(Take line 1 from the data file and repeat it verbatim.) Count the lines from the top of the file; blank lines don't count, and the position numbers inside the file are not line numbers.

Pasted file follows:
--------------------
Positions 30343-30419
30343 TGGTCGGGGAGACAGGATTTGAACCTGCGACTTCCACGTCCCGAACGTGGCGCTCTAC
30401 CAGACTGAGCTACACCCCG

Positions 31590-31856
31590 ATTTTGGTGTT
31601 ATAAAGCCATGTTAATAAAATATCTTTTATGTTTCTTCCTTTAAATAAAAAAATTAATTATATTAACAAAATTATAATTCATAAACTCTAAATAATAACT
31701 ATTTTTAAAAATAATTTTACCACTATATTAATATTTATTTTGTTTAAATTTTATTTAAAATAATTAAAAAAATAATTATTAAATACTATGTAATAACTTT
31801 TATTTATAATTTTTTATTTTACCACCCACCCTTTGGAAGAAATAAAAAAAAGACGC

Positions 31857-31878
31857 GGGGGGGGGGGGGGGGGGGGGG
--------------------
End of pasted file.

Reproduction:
Positions 30343-30419